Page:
Punk occupies a truly strange role in our cultural landscape. It's arguable that it doesn’t even exist anymore, yet much more of our culture today is inspired by punk ideology and spirit. This strange paradox serves as the impetus for In a Post-World: Post-Punk Art Now, a group exhibition organized by Canadian creative organization Pesot, held at The Invisible Dog Art Center in Brooklyn.
Curated by Sébastien Pesot, the creative director of Pesot and an artist in his own right, Post-Punk Art Now brought together 23 artists primarily from New York and Quebec whose works connect with the ethos of punk.
Some of the works on view directly connect to punk music and culture, like Ted Riederer’s installation of a drum set covered in hundreds of rose petals, ripped from their flowers to make a chaotic mess. Many of the other works are more connected to the aggressive, take-no-prisoners punk mentality without connecting to the music itself like Mathieu Valade’s Expressionnisme concret, a video in which the brazen words “FUCK OFF” are lit on fire and burn fervently, and in Pesot’s own No Futur?, a wall work made entirely of metal studs that spell out the work’s title in boisterous capital letters.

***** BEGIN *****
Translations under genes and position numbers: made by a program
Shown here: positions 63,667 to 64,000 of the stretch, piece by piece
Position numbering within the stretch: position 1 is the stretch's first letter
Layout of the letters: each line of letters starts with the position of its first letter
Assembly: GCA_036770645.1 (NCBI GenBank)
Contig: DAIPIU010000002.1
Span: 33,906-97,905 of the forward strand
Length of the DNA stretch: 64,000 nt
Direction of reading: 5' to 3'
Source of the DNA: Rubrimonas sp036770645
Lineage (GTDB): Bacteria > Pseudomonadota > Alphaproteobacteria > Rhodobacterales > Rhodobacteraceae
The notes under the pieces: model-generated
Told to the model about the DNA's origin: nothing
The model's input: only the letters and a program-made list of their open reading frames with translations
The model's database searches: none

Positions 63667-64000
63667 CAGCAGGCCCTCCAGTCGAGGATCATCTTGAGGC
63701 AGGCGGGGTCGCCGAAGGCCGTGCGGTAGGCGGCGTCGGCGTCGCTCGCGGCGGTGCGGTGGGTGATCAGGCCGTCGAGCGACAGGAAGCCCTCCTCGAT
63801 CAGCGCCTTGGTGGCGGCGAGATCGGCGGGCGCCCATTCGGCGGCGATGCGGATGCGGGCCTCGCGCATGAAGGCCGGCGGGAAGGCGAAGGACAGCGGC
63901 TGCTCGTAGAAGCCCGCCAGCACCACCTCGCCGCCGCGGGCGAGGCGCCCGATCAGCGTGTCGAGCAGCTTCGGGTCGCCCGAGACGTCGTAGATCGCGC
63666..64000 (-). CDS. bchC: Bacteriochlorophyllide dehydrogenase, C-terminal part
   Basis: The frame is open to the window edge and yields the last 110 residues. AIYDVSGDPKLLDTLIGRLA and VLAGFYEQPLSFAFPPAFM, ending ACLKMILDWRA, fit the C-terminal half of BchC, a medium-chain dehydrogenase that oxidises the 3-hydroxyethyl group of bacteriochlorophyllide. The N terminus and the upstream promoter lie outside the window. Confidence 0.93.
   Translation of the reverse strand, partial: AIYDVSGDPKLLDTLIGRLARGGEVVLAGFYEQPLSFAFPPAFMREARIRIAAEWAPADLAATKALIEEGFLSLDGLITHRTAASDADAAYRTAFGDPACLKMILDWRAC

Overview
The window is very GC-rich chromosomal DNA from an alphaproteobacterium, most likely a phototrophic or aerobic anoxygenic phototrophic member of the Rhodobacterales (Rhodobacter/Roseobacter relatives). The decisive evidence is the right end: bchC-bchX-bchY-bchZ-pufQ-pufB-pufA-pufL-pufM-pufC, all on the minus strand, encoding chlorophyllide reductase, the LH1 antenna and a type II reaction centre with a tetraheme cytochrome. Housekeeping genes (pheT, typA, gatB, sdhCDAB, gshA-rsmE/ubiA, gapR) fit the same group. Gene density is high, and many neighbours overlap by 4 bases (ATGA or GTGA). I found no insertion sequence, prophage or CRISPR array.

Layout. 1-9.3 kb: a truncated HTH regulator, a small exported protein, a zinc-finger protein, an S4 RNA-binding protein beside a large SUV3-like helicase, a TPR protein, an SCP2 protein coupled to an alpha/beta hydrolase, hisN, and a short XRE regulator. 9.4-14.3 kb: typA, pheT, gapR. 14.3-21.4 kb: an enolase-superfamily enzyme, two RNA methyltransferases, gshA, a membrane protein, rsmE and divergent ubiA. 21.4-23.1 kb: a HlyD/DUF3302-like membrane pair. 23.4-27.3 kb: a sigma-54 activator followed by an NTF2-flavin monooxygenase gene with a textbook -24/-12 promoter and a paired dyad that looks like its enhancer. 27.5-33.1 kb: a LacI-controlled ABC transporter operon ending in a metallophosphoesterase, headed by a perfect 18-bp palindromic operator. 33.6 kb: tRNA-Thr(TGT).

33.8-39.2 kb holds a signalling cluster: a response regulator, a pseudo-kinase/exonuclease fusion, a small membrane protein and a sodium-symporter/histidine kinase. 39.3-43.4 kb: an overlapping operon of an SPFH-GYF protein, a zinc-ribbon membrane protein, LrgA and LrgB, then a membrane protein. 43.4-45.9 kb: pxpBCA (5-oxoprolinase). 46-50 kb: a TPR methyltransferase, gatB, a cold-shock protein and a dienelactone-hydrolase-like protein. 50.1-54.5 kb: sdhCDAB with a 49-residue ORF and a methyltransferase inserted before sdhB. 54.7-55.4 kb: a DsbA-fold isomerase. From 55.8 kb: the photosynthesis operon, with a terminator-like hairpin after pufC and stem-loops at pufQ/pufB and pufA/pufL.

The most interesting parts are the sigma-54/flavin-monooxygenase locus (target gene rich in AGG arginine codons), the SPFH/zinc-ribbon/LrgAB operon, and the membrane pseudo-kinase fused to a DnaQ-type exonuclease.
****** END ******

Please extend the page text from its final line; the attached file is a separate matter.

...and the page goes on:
The exhibition ultimately aims to explore the simultaneously camouflaged, yet ubiquitous role of punk within culture today. “It’s impossible to say exactly what role punk plays in society presently, as it blends into so many things. It can be seen in the 99% fight against the power and money of the 1%. It can be seen against the comeback of the KKK and hate groups. It can be seen fighting against sexual discrimination and bad religion,” Pesot tells The Creators Project. “What is clear is that we are living in a post-punk world, and if music and fashion are influenced by punk, visual art must have been influenced by it too!”
Beyond curator, artist, and creative director, Pesot is also an ex-punk band drummer, a position that gives him a unique and insightful perspective on what punk once was and what it is today. “The message of punk is still the same, but people are not into it in the same way because time has passed and there is a certain distance from that cultural moment,” reveals Pesot. “Everything touted by punk is still a reality. Racism is still a real issue and we still must oppose it. But now, us punkers see ourselves from afar. It isn’t as serious of a thing about fucking the system to not be fucked by it. We are far enough away from the message to smile about it and be happy to enjoy punk music.”
In a Post-World: Post-Punk Art Now had a short, weeklong existence that ended on November 6th, but the show’s accompanying, printed counterpart can be purchased by entering in contact with Pesot, here.